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Greens seek to stop telco rollout on power poles

24th January 2008

Greens seek to stop telco rollout on power poles

The Green Party is campaigning to stop the Government introducing regulations which will allow intrusive telecommunications equipment to be installed as of right, without consultation, on most power poles in New Zealand, Green Party MP Sue Kedgley says.

"Under the proposed regulations, telecommunications companies will be able to clutter power poles in residential areas and next to schools and childcare centres with new cellular and wireless technologies.

"Ariels and other equipment will be allowed up to three meters higher than the top of the pole," Ms Kedgley says.

"And unless the equipment is in a heritage area, councils won't be able to restrict the activities of the telecommunication companies. No resource consent will be necessary and local residents will have no say in the matter.

"We have set up a power pole in Mount Victoria with antennae and masts, to demonstrate how visually intrusive power poles around New Zealand could become.

"Under the proposed regulations, there will be no restrictions on the number of masts and antennae hanging on poles outside homes and bedrooms, regardless of concerns about the health effects of increased exposure to radio frequency radiation.

"This is particularly alarming given that research released this week by the National Research Council of the National Academies of Science report, commissioned by the US Food and Drug Administration, concluded there is a lack of research into the safety of new wireless and radio frequency technology for children, pregnant women and fetuses.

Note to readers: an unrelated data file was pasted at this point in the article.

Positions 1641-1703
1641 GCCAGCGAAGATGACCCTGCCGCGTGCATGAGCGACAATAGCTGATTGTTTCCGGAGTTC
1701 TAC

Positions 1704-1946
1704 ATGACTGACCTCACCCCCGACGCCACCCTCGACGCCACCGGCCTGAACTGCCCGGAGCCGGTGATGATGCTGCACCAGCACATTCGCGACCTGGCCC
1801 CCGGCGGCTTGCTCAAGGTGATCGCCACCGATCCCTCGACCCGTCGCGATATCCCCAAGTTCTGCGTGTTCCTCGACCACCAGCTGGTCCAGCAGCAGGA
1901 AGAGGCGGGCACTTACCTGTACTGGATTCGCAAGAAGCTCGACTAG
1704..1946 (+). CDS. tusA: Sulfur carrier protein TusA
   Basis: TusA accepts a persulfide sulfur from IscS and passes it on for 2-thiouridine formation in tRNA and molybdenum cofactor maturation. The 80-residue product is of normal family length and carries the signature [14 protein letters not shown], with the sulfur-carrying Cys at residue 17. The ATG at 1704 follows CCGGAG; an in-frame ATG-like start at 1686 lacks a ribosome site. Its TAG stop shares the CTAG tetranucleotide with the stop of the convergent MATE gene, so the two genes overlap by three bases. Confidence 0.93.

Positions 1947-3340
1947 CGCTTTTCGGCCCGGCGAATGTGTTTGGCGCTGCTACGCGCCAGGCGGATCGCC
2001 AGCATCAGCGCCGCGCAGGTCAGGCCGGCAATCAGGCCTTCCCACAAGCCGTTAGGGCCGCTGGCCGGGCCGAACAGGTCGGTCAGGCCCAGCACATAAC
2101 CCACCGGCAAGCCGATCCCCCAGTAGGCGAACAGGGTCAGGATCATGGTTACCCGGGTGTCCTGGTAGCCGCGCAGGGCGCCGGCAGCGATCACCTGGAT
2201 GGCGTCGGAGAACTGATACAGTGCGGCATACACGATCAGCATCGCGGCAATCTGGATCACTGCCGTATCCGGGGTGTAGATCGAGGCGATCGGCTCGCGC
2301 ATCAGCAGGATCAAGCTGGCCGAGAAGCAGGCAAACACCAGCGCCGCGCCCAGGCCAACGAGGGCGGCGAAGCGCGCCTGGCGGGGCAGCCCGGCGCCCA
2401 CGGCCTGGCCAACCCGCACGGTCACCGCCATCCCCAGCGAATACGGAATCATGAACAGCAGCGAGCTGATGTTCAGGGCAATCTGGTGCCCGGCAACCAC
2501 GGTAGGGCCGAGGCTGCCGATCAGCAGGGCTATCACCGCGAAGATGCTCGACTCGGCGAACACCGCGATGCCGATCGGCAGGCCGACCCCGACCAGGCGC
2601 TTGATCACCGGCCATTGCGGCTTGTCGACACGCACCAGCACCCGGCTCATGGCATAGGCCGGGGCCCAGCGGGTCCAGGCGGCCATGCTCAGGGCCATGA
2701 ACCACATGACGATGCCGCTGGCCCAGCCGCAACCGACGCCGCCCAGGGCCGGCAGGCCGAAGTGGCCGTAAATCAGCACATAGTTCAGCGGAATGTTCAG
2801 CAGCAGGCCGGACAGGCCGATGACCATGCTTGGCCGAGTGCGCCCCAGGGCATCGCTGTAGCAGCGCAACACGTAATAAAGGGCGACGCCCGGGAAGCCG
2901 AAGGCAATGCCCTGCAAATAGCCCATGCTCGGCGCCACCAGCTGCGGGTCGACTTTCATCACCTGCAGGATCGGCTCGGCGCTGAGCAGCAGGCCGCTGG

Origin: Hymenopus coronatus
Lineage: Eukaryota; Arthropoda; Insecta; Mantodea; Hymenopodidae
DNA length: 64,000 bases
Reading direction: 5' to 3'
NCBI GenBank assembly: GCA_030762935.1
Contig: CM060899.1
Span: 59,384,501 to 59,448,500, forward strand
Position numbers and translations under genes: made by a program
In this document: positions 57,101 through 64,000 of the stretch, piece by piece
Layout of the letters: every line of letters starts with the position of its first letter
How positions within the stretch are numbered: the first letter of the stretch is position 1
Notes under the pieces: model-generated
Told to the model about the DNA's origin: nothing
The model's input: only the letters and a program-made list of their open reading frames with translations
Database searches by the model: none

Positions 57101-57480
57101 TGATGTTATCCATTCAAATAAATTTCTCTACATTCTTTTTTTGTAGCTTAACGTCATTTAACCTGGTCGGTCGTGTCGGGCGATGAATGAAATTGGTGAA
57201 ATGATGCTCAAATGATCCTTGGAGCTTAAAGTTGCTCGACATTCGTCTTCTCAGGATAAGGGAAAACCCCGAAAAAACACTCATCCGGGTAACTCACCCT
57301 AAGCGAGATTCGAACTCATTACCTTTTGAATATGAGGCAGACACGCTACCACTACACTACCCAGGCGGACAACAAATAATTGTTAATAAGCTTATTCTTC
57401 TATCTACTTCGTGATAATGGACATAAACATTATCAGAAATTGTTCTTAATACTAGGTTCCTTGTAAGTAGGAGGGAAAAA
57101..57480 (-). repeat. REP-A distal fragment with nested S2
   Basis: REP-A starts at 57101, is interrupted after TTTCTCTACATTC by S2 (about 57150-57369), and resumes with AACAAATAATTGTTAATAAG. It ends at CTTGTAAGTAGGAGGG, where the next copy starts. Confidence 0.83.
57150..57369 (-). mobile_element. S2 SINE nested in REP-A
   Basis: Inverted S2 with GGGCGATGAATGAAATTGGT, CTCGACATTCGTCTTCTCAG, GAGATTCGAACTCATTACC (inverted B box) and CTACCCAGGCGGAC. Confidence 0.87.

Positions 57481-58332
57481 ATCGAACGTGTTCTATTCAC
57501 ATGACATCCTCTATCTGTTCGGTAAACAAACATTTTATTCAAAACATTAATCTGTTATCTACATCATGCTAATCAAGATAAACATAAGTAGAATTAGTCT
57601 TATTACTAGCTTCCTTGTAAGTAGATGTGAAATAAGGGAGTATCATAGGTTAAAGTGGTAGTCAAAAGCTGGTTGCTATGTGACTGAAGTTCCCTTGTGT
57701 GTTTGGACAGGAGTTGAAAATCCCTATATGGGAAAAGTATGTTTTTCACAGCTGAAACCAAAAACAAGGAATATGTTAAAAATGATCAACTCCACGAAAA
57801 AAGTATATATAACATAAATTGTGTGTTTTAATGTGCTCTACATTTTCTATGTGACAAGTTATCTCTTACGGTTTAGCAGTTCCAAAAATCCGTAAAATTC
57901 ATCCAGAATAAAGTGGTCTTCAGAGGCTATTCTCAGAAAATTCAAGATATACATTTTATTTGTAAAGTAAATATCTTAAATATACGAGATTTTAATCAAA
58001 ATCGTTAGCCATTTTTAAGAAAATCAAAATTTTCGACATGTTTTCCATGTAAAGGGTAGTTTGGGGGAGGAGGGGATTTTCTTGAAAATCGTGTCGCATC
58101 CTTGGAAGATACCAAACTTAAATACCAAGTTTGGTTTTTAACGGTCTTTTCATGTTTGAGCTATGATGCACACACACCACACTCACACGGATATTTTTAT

"It is completely wrong to sidestep community acceptance before untested technologies with potentially significant health risks are established in residential areas," Ms Kedgley says.

"There is no obligation under the proposed national standard for the companies to pay rentals for the usage of power poles, which in many cases are owned by state-owned enterprises.

"Telecommunications providers are amongst the most profitable companies in New Zealand. They don't need a handout from the Government in the form of a new property right, and they should not be exempt from the basic oversight provided by the Resource Management Act and local councils."

Note: Power pole mock up located at 117 Pirie St, Mt Victoria, Wellington. Privately owned.


ENDS

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